I disagree. When a set expression includes Dxxx and the player does not have any copies of outfit xxx—including if there is not actually any such outfit as xxx in any data or plug-in file—that part of the expression is evaluated. The result of this evaluation is to check what outfits the player owns and, when the number of outfit xxx owned is found to be zero, no action is taken.
I claim this is different from simply not evaluating that part of the expression. In particular, the game does check what outfits the player owns, which updates the player's ship immediately. To check this, I altered the IR Missile outfit to have a substantial negative modification to turning rate. Then, after buying IR Missiles, my turning rate was extremely slow. After firing all the IR Missiles, my turning rate was still extremely slow (unchanged) because the game does not update the player's stats after firing a weapon.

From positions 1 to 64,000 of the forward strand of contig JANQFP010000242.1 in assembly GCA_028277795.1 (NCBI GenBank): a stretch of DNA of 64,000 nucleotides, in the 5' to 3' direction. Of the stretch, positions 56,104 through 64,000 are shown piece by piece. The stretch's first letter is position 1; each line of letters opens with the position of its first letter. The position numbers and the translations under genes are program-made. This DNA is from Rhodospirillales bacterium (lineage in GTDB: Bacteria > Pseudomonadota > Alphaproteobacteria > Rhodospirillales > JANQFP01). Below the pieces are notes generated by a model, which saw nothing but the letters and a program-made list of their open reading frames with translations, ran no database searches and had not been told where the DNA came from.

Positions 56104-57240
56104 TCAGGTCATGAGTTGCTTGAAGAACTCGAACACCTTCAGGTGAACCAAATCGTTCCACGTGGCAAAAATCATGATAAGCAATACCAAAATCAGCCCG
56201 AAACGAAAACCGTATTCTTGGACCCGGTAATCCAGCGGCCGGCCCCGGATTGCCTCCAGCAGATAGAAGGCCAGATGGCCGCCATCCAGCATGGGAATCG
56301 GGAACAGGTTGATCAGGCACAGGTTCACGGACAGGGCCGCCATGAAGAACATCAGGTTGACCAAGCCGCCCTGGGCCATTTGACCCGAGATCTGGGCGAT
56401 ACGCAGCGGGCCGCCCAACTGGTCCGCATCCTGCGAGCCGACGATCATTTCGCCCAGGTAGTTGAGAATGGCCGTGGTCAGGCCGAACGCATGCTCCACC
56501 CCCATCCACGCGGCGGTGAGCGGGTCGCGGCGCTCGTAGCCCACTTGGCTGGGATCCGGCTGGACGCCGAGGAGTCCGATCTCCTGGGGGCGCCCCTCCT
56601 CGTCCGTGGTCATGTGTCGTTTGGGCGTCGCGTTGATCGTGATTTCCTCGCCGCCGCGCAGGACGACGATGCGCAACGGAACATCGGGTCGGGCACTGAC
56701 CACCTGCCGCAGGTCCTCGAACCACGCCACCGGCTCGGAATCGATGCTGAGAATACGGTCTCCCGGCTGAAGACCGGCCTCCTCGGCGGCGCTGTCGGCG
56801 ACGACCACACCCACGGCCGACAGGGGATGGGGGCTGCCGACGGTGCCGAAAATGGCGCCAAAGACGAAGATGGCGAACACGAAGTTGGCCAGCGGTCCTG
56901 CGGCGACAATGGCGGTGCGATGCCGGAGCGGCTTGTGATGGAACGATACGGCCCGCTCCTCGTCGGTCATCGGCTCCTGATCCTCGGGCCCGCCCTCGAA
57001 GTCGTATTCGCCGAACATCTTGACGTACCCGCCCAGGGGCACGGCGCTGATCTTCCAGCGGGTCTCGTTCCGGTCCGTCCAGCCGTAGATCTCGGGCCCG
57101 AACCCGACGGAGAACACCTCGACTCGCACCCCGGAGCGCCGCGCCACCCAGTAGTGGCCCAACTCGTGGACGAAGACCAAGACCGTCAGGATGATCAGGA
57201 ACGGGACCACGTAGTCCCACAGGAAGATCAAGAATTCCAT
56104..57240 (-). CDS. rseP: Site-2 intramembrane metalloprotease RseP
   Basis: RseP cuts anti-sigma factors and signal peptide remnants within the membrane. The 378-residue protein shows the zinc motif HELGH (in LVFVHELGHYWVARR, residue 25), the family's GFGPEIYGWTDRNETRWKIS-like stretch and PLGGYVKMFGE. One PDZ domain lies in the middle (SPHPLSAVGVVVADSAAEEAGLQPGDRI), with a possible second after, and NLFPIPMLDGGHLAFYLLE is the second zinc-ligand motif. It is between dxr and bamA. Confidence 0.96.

But I also had a mission that created a derelict ship in the system, with the goal of destroying it. OnShip done I tried having it do nothing, having it abort itself, having it both abort itself and call D129 when I did not own any of outfit 129, and having it both abort itself and call D450 when not only did I not own any but outfit 450 did not exist in any plug-in or data file.
In the first two cases, when I killed the mission ship my turn rate stayed slow. In the latter two cases, when I killed the ship my turn rate immediately jumped back up to normal. Thus, calling Dxxx is sufficient to update the player's ship's stats in flight.
Further tests reveal that D99999, D32767, D640, and D127 do nothing, but D639 works. So if the xxx is outside the allowable range of outfits, then that part of the expression does not evaluate.